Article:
Challenges in not using self-harm as a coping strategy
There are many challenges to stopping self-harm. The ones listed below are what I have to deal with most often:
Finding Effective Substitutions
Before I started therapy, anorexia, self-harm, dissociation, and switching were the only effective coping techniques in my tool box. I used them relentlessly to block out the monsters in my mind. And when that did not work, I isolated myself and developed OCD type rituals.
Therapy, partial programs, and a lot of personal research with books (and then the Internet) taught me a lot of useful coping techniques to help me understand that I did have feelings and how to safely express them in a healthy way. The four main techniques I use are:
- Cognitive Behavioral Therapy (CBT)
- Self-Help Workbooks like: The Anxiety & Phobia Workbook, The PTSD Handbook, and The Anorexia Workbook
- Dialectical Behavior Therapy
- Internal Family Systems Therapy
I use “technique” here because each behavior, or group of behaviors, can be learned and used alone or in combination to create effective coping strategies tailored to individual needs.
According to scientific research (multiple sources), habits are easy to create and difficult to stop. A habit can form after a few repetitions. Breaking a habit can take a at least a month or longer. Some habits are easy to break. Others are not. An addiction is more difficult to break than a habit.
When does a habit or a routine become an addiction? I honestly don’t know. But that is less important than understanding the how and why the habit or addiction was formed. And what purpose it serves in one’s life.
A habit becomes an addiction when the habit starts to take over my life. When all I can think about is the next opportunity to hurt myself, Most of the time I used self-harm to help me feel in control of my environment while also distracting me from overwhelming emotions and extreme pain. The anorexia nervosa was the worst one. I started that when I was six years old and didn’t start recovery until I was twenty-one. Twelve years later, I am officially recovered, or in remission. Like alcoholism, an eating disorder never really goes away. Relapse is always possible.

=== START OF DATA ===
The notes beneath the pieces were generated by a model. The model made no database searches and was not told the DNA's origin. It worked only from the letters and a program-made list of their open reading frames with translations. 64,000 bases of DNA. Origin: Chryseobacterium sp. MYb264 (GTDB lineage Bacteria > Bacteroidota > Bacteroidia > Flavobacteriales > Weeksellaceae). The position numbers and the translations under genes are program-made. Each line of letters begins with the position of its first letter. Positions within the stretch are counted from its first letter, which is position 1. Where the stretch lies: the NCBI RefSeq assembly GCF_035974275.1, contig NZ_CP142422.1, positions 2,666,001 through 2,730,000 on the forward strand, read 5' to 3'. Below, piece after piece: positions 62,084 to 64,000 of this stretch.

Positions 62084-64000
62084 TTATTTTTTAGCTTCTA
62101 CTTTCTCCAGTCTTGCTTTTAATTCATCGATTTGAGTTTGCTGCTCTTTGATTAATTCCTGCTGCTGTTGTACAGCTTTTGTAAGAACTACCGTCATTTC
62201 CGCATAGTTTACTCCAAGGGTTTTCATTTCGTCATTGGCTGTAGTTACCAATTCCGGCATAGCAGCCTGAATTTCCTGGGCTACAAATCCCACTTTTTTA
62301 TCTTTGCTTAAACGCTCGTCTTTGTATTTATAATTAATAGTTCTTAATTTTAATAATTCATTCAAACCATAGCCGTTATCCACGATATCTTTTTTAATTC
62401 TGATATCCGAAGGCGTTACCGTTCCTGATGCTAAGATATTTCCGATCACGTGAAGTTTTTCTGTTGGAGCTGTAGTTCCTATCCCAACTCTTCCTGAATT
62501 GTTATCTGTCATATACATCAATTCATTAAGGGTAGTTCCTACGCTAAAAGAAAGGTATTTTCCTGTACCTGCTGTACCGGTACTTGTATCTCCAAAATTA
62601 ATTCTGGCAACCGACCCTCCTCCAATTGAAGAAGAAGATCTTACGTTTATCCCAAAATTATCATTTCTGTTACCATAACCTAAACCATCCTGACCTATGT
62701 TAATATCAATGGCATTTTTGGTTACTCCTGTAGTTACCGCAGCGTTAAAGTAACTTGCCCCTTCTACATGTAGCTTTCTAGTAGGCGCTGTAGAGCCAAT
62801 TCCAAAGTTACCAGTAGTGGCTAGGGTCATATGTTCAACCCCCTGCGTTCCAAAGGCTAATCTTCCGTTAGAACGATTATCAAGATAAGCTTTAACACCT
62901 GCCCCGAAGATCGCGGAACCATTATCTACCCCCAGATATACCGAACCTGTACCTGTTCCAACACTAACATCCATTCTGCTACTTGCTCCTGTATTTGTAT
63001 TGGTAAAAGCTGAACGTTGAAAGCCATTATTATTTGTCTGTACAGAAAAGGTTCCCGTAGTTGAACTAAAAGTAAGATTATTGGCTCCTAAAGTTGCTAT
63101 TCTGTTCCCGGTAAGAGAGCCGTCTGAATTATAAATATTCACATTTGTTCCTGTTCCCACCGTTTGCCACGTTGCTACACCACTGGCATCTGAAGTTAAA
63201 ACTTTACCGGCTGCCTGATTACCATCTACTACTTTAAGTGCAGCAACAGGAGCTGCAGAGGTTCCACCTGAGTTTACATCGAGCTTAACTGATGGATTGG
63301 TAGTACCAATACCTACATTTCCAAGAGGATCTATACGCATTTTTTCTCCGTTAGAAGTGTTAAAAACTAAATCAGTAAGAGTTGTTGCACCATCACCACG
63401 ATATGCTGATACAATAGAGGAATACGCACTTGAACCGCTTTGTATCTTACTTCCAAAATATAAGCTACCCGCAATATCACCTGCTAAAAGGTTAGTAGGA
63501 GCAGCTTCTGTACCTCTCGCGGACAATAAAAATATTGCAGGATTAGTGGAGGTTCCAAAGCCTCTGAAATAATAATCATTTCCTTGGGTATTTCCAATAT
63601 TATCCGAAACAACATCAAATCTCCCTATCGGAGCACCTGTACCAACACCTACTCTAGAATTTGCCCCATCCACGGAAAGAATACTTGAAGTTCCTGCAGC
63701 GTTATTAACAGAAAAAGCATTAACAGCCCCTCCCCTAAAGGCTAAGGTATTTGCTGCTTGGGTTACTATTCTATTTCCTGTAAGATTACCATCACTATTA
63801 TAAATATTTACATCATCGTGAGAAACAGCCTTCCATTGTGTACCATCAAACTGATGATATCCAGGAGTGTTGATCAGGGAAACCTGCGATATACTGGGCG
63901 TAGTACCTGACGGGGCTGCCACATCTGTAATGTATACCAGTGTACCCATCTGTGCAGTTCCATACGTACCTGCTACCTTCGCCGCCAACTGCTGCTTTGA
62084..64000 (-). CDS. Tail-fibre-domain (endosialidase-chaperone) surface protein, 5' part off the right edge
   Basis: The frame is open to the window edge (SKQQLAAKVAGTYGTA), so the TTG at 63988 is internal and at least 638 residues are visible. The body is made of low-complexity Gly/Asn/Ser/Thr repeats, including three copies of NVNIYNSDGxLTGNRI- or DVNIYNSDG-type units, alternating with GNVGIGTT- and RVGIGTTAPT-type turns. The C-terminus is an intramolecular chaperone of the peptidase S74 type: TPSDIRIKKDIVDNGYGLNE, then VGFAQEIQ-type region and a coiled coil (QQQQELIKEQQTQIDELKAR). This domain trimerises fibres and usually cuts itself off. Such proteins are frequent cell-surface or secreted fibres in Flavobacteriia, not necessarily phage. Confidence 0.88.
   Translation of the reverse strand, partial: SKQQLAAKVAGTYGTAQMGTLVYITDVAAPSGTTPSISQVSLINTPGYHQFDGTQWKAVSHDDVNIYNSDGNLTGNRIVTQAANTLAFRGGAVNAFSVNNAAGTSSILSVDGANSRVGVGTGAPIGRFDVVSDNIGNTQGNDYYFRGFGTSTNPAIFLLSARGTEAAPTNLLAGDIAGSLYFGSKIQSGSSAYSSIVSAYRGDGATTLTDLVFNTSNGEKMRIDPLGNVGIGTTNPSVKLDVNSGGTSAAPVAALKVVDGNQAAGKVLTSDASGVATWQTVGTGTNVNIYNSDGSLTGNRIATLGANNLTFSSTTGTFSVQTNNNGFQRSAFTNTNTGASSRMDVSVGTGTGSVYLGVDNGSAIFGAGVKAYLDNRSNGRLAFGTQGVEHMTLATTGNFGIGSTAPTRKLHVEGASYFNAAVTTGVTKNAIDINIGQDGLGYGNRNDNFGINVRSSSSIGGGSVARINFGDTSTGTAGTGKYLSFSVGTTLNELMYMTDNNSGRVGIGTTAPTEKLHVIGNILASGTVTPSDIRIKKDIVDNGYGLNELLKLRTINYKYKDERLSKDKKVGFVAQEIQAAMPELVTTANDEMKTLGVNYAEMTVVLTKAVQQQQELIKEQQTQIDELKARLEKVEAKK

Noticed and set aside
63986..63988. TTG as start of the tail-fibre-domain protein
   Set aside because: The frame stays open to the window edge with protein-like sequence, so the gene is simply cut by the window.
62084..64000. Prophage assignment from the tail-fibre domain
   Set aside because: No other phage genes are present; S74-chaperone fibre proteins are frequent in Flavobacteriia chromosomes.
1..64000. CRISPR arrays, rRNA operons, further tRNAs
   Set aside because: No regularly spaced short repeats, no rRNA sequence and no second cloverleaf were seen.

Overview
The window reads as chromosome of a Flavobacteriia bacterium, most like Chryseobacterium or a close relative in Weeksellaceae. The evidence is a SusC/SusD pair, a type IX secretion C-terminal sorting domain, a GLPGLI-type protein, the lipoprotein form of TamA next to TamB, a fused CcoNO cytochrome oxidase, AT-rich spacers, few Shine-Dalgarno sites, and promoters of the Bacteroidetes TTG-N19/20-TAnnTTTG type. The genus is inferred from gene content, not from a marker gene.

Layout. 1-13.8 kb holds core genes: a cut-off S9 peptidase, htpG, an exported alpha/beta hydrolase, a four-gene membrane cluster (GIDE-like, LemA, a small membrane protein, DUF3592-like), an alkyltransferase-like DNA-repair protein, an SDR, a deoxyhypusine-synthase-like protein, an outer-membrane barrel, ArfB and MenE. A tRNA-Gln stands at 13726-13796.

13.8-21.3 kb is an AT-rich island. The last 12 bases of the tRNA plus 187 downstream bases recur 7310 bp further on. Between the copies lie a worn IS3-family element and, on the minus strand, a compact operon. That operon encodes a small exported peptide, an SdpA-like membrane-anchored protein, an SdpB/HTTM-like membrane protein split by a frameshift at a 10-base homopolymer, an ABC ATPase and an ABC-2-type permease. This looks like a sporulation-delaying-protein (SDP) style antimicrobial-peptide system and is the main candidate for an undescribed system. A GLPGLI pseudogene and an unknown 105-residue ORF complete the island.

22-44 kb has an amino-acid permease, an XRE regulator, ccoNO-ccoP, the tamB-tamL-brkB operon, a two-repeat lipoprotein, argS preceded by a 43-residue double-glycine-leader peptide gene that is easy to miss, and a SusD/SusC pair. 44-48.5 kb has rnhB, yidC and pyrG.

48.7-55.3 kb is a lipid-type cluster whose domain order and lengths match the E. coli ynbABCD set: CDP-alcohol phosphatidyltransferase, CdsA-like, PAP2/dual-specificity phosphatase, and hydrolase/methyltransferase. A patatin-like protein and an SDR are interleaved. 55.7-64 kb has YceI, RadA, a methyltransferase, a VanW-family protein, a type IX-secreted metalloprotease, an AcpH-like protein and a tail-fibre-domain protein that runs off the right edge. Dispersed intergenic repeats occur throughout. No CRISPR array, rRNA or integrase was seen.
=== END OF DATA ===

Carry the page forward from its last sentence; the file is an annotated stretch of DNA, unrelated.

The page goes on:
These days, my only self-harm habits are food and skin-related: scratching, clumsiness causing bruises, tearing at my nails, eating food that makes me feel sick afterwards, etc. And they only come out during a combination of the following situations:
- feeling unsafe
- bad triggers
- body memories
- emotional overload
Any one of these by themselves might cause me to use or feel the urge to use self-harm, but often do not.
I have a variety of strategies to help me when the urges come now. Most of the time they work. And when they don’t, I work hard to minimize the backlash that comes with using self-harm.
These broad categories are based on my experiences and discussions with therapists. Please remember that as you read this section.